Digital future from dead thinkers
Tuesday 5 November marks the annual Bonfire Night celebrations which were created following the arrest of Guy Fawkes on the 5th November following a failed attempt to create political change by attempting to assassinate King James I. There was no extreme political intent from the events in the new Library of Birmingham on the 5 November 2013 but instead a reflection on the power of ideas from Dead Thinkers shaping the digital future.
A project titled xHumed: How The Industrial Age Forged Our Digital Future saw historical figures of the industrial age resurrected or 'exhumed' using digital and social media, artistic and theatrical means to use their wisdom to look at the issues of the 21st Century, http://visitbirmingham.com/what-to-do/festivals-events/xhumed/.
The project is entitled "xHumed: Dead Good Thinking"® (xHumed®) and
- broadly speaking - it focuses on the concept of digital
xHumed® seeks to explore both the wealth of historical and cultural
archive content that already exists and that which we are all
habitually creating, uploading and sharing on a daily basis.
On both sides, there are huge and comparable issues: How is such
content digitised, classified, meta-tagged, stored, shared, used and
accessed? Who owns it and what rights do they have? Who bears the
costs of digitisation and storage? What are the hidden costs and is
it fair to say that those who take on the burden of digitisation and
storage should also have absolute freedom to reap the benefits of
The issues may be the same, but the debates are happening in
xHumed® seeks to bring the two sectors together – the cultural and
the digital and the past, present and future of archive – and,
crucially, to bring an audience into the mix as well.
This is about engagement in archive, in all its forms.
Two performances took place at 2pm and 7pm with live contributors Jon Bounds, the Tinder Foundation CEO Helen Milner and University of Bath's Dr John Troyer discussing the link between the past and future through the wisdom of past figures of the industrial age such as H.G Wells, Mary Shelley and Matthew Boulton.
A recording of H.G. Wells opened the event with words that were prescient despite being spoken over eighty years ago and with wisdom of foresight which saw a World Brain or what we would now consider the World Wide Web.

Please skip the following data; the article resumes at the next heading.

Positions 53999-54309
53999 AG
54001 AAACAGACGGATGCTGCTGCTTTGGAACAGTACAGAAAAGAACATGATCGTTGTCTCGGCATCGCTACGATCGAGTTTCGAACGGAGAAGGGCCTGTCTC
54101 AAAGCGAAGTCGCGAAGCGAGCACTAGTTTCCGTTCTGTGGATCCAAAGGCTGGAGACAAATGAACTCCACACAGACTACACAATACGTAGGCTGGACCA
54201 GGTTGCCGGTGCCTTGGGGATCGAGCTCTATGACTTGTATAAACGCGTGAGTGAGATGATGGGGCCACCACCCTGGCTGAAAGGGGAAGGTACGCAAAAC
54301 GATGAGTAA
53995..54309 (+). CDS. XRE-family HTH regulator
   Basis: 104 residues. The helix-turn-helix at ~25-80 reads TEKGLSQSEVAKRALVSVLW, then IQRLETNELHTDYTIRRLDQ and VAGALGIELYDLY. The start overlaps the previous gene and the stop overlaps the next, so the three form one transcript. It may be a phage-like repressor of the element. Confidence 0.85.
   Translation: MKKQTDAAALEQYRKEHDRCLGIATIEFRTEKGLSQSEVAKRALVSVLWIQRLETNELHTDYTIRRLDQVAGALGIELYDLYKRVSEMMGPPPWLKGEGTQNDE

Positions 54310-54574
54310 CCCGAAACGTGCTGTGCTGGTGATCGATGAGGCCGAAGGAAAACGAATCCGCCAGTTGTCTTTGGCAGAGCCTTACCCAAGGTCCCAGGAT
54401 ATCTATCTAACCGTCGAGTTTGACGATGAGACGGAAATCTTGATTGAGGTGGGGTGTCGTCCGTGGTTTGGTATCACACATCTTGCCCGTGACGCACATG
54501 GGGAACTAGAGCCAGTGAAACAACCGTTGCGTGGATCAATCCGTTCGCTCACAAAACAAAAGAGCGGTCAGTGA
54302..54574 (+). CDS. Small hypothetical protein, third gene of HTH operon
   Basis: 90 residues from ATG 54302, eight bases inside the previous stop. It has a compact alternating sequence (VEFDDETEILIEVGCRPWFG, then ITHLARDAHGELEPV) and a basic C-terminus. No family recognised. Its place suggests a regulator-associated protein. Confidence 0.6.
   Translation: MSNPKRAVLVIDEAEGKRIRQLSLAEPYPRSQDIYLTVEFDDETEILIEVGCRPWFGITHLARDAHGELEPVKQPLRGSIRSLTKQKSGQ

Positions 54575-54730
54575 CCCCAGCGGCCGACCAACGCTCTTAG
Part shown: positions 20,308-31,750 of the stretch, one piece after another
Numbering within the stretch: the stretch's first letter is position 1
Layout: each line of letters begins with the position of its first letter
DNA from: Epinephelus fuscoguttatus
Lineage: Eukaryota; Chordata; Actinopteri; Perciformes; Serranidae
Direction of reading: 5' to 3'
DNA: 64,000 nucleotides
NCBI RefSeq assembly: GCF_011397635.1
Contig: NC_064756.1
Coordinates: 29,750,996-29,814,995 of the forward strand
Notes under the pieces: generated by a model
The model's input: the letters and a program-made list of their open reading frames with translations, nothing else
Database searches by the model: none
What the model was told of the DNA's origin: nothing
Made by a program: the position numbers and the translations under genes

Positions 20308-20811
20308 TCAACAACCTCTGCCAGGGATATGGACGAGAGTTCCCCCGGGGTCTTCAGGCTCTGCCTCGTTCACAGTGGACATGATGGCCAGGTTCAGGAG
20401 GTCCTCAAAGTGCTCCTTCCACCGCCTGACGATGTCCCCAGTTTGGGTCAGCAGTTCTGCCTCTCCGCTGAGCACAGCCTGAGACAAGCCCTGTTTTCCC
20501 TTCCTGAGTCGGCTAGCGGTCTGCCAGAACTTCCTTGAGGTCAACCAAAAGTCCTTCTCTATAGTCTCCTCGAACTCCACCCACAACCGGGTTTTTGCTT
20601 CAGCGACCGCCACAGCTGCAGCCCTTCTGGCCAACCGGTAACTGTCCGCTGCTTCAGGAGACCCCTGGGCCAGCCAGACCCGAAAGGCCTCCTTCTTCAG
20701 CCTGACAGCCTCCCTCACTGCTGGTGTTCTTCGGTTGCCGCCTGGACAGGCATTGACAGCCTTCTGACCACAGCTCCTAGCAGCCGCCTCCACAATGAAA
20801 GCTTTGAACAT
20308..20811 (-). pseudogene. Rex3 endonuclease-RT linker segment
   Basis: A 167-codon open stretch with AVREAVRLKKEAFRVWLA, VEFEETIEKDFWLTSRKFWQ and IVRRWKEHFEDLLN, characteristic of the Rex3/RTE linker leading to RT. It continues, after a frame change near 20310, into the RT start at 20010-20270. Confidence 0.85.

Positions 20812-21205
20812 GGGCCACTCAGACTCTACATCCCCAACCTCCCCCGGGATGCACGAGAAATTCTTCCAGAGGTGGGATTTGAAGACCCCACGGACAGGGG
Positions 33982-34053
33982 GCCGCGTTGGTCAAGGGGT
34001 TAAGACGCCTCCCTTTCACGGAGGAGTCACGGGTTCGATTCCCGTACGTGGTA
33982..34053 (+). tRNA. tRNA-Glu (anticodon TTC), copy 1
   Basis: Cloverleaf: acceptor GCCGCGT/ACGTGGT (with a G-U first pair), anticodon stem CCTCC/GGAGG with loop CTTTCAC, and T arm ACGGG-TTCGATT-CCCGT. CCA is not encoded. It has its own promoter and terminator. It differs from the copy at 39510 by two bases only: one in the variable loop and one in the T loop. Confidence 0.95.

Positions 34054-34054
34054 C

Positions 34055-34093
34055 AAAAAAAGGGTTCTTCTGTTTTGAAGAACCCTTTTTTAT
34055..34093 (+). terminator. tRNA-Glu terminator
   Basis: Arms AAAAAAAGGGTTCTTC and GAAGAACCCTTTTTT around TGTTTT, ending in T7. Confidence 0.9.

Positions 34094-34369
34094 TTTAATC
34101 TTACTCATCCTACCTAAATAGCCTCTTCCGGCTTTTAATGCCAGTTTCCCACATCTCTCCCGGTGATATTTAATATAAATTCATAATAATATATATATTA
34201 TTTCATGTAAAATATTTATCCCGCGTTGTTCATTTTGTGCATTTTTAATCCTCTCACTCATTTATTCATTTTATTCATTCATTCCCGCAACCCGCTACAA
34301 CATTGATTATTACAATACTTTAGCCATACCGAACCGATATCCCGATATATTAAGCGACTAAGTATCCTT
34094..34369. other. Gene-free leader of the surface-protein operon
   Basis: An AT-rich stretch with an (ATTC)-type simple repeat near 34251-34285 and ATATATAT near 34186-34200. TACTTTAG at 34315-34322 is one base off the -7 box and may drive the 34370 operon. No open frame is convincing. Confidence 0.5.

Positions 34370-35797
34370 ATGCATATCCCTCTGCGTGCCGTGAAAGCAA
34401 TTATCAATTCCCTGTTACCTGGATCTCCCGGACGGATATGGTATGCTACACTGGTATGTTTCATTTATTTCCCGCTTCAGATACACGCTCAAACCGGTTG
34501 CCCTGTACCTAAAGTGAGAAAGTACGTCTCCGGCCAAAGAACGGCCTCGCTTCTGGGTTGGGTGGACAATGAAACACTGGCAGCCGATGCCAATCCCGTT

The historical figures all provided a fascinating link between past and future and how we face new forms of old problems and challenges but that with the wisdom of dead thinkers and the ingenuity of today's expertise and skilled individuals we can make real differences to peoples lives.
A fascinating look at Erasmus Darwin's Speaking Machine saw the evolution of the attempt to create artificial speech that has reached astounding developments with Dr Christophe Veaux from the Centre for Speech Technology Research and the Voicebank Project showing how technology allows us to create a unique voice identity so that in the face of medical challenges a unique voice identity can help to preserve who you are, http://www.smart-mnd.org/voicebank/about/home.html
Meanwhile the question of who you are after you have passed away saw a link from John Baskerville, who was exhumed three times and whose identity he was no longer able to control in death, to the future we all face of our demise but of how we seek to shape our legacies both temporal and digital. Dr John Troyer from Bath University's Centre for Death and Society, http://www.bath.ac.uk/cdas/, posed question on how we face our demise and what will become of our digital self.
This digital self and what remains was part of a question raised by Jon Turney in his presentation on Resurrection by digitisation and involving Frankenstein author Mary Shelley. With science making our longevity stretch ever further and the link between man and machine blurring with this possibility of an almost eternal life how do we use the digital self and the external to link between our identity.
Of course there is more to the world than the self and the story of Geraldine Southall Cadbury's involvement in youth social justice establishing England's first separate court for children in Birmingham provided a background to the potential of the internet to help shape and transform people's lives when it is likely the UK will fail to achieve the ambition of removing all children from poverty by 2020.
The event was a fascinating mix of past and future showing the opportunities and the ideas that Dead Good Thinkers can have today to help to address future problems and providing a rallying call to engage with opportunities to shape and transform people's lives.
More information, and links to the living speakers who spoke at the event, on the project can be found on the xHumed website: http://xhumed.co.uk/